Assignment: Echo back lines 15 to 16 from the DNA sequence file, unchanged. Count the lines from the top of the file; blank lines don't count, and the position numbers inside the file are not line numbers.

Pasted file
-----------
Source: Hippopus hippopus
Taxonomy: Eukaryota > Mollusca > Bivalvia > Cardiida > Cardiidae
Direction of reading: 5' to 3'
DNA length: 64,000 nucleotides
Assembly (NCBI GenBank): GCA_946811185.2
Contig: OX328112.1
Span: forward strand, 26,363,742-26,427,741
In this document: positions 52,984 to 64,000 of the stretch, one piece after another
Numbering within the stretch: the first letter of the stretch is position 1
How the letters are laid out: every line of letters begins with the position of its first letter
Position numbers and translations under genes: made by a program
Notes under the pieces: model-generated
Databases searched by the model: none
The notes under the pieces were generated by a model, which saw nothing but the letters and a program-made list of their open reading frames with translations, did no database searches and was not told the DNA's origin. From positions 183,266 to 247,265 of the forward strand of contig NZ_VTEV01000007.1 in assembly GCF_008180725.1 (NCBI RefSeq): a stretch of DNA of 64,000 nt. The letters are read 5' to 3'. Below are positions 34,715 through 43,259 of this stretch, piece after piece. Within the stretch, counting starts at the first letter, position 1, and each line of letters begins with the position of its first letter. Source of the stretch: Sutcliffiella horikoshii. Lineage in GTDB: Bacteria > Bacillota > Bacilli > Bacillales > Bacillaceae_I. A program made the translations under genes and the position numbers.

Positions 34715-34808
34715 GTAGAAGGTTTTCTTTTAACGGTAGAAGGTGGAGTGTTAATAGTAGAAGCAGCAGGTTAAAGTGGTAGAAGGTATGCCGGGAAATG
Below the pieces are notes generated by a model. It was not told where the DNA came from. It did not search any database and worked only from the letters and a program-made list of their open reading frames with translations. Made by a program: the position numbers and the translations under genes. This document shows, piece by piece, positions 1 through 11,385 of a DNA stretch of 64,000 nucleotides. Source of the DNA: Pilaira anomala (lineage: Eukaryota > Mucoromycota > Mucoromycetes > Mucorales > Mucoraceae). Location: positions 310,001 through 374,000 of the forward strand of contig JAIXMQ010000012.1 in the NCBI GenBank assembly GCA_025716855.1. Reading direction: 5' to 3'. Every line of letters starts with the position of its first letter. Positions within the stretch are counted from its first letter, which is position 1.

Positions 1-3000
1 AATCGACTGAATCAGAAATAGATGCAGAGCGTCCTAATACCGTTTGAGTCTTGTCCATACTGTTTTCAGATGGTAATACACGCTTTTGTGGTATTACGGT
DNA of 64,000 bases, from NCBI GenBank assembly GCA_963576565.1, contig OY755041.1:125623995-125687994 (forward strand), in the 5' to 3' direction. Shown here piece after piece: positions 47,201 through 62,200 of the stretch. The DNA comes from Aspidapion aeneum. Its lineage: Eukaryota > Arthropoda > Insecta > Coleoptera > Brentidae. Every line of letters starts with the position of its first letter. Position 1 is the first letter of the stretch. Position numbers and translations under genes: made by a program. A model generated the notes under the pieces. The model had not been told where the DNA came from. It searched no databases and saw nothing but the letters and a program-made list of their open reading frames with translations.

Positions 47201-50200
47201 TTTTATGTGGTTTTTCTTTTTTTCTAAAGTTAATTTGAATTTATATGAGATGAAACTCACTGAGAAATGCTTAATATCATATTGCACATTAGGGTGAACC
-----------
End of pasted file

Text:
Positions 34715-34808
34715 GTAGAAGGTTTTCTTTTAACGGTAGAAGGTGGAGTGTTAATAGTAGAAGCAGCAGGTTAAAGTGGTAGAAGGTATGCCGGGAAATG